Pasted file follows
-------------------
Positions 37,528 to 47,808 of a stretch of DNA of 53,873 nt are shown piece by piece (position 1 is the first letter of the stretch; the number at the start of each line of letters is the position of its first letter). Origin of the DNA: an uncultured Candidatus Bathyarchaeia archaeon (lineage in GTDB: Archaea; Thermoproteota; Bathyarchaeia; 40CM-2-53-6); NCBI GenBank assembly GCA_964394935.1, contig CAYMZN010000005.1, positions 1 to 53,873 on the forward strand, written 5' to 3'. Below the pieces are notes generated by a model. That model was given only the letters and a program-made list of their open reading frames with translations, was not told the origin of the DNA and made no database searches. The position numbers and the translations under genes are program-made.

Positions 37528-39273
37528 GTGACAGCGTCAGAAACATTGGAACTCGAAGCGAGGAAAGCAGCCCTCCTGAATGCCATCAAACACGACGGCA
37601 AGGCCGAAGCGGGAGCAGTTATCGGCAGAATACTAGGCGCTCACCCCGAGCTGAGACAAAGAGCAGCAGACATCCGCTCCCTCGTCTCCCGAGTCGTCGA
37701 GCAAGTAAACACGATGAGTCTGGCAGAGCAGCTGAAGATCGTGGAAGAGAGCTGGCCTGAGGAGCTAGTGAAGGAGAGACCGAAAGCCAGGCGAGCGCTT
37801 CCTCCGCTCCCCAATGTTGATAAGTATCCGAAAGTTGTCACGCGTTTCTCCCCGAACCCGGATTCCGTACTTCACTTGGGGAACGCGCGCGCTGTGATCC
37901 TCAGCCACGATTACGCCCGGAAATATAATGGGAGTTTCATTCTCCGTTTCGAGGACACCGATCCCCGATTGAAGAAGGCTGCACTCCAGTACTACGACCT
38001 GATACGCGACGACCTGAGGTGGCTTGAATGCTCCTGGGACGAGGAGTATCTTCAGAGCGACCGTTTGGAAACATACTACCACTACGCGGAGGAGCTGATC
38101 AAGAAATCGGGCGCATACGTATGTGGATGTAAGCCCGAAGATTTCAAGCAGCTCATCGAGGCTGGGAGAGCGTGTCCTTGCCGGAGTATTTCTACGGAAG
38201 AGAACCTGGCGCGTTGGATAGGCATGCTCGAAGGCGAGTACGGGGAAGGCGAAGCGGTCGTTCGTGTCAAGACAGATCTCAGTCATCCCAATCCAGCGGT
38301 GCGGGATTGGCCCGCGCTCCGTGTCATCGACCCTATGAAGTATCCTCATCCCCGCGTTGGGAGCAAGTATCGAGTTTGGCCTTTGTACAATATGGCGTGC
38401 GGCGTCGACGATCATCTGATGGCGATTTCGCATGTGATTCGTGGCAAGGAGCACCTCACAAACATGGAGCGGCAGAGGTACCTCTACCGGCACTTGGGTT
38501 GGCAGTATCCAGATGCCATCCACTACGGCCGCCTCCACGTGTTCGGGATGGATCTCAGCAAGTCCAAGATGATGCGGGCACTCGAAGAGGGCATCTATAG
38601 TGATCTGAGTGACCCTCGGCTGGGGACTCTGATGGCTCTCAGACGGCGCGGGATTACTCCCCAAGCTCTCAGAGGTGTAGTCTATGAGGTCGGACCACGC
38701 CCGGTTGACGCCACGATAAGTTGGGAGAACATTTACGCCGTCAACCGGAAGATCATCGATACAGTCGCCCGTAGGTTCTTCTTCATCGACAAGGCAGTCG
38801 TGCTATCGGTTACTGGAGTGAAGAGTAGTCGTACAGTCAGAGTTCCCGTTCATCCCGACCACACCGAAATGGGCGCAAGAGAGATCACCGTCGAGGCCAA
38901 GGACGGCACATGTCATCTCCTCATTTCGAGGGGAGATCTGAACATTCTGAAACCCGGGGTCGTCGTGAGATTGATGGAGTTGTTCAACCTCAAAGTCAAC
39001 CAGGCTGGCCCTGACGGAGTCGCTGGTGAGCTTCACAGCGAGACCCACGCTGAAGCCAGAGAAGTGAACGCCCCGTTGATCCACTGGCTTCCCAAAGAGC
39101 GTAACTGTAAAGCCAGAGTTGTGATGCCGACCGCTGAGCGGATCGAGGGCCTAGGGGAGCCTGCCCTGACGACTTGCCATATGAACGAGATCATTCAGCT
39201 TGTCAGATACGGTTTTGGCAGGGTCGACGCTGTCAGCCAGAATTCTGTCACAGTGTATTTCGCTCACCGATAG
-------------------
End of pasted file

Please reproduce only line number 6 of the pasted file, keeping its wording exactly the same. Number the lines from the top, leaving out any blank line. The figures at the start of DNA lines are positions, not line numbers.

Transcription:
37801 CCTCCGCTCCCCAATGTTGATAAGTATCCGAAAGTTGTCACGCGTTTCTCCCCGAACCCGGATTCCGTACTTCACTTGGGGAACGCGCGCGCTGTGATCC